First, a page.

2-Formylamino-4-methylsulfanyl-butyric acid; Formylmethionine; N-Formyl(methyl)homocysteine
|Jmol 3D model||Interactive image|
|Molar mass||177.22 g/mol|
Except where otherwise noted, data are given for materials in their standard state (at 25 °C [77 °F], 100 kPa).
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N-Formylmethionine (fMet) is a derivative of the amino acid methionine in which a formyl group has been added to the amino group. It is specifically used for initiation of protein synthesis from bacterial and organellar genes, and may be removed post-translationally.
fMet plays a crucial part in the protein synthesis of bacteria, mitochondria and chloroplasts. It is not used in cytosolic protein synthesis of eukaryotes, where eukaryotic nuclear genes are translated. It is also not used by Archaea. In the human body, fMet is recognized by the immune system as foreign material, or as an alarm signal released by damaged cells, and stimulates the body to fight against potential infection.
Function in protein synthesis
fMet is a starting residue in the synthesis of proteins in bacteria, and, consequently, is located at the N-terminus of the growing polypeptide. fMet is delivered to the ribosome (30S) - mRNA complex by a specialized tRNA (tRNAfMet) which has a 3'-UAC-5' anticodon that is capable of binding with the 5'-AUG-3' start codon located on the mRNA. fMet is thus coded by the same codon as methionine; however, AUG is also the translation initiation codon. When the codon is used for initiation, fMet is used instead of methionine, thereby forming the first amino acid as the peptide chain is synthesized. When the same codon appears later in the mRNA, normal methionine is used. Many organisms use variations of this basic mechanism.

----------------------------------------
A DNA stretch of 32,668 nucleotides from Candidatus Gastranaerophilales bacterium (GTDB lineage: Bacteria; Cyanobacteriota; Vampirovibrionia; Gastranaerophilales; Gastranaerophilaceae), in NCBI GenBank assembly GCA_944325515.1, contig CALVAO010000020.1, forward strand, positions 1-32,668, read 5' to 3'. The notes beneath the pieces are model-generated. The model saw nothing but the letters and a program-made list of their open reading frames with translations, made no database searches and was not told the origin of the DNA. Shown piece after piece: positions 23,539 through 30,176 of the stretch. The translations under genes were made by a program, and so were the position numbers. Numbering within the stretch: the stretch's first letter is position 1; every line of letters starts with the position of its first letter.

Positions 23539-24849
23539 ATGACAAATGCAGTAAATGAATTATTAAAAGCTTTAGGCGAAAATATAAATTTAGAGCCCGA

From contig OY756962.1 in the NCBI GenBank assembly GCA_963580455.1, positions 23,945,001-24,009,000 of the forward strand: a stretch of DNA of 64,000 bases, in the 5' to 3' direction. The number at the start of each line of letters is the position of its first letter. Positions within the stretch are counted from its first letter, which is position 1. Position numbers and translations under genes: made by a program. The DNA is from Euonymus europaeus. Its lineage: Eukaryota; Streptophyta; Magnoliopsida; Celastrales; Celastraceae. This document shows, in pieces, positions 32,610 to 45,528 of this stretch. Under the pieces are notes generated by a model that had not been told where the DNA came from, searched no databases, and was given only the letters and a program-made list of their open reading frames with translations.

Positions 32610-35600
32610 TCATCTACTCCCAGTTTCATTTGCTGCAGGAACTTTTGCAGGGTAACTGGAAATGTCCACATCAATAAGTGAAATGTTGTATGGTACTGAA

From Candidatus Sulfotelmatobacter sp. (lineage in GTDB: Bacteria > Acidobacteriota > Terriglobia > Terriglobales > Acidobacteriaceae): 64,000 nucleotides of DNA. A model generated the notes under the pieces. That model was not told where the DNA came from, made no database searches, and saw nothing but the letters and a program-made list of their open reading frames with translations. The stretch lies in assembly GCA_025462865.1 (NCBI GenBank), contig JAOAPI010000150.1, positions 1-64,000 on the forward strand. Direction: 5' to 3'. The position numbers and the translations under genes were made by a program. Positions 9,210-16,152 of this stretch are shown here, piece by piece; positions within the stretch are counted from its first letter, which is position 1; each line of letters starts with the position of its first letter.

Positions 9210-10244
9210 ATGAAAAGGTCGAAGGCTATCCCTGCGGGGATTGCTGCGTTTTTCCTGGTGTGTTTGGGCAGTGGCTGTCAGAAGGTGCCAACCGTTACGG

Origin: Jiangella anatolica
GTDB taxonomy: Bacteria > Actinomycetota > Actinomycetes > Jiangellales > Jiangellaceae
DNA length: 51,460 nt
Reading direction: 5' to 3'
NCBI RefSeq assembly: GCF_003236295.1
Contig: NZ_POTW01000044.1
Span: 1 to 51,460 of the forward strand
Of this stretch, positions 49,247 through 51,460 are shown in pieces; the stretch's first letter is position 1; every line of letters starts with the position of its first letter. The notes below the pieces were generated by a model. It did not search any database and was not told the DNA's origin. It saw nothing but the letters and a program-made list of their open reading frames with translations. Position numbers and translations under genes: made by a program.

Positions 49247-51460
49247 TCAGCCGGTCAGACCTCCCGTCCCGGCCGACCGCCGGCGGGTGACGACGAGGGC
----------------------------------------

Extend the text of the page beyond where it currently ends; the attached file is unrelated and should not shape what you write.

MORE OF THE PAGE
The addition of the formyl group to methionine is catalyzed by the enzyme methionyl-tRNA formyltransferase. This modification is done after methionine has been loaded onto tRNAfMet by aminoacyl-tRNA synthetase.
Methionine itself can be loaded either onto tRNAfMet or tRNAMet. However, transformylase will catalyze the addition of the formyl group to methionine only if methionine has been loaded onto tRNAfMet, not onto tRNAMet.
The N-terminal fMet is removed from majority of proteins, both host and recombinant, by a sequence of two enzymatic reactions. First, peptide deformylase deformylates it, converting the residue back to a normal methionine. Then methionine aminopeptidase (MAP) removes the residue from the chain.
Relevance to immunology
Because fMet is present in proteins made by bacteria but not in those made by eukaryotes (other than in bacterially derived organelles), the immune system might use it to help distinguish self from non-self. Polymorphonuclear cells can bind proteins starting with fMet, and use them to initiate the attraction of circulating blood leukocytes and then stimulate microbicidal activities such as phagocytosis.
Since fMet is present in proteins made by mitochondria and chloroplasts, more recent theories do not see it as a molecule that the immune system can use to distinguish self from non-self. Instead, fMet-containing oligopeptides and proteins appear to be released by the mitochondria of damaged tissues as well as by damaged bacteria, and can thus qualify as an "alarm" signal, as discussed in the Danger model of immunity. The prototypical fMet-containing oligopeptide is N-Formylmethionine-leucyl-phenylalanine (FMLP) which activates leukocytes and other cell types by binding with these cells' formyl peptide receptor 1 (FPR1) and formyl peptide receptor 2 (FPR2) G protein coupled receptors (see also formyl peptide receptor 3). Acting through these receptors, the fMet-containing oligopeptides and proteins are part of the innate immune system; they function to initiate acute inflammation responses but under other conditions function to inhibit and resolve these responses. fMet-containing oligopeptides and proteins also function in other physiological and pathological responses.
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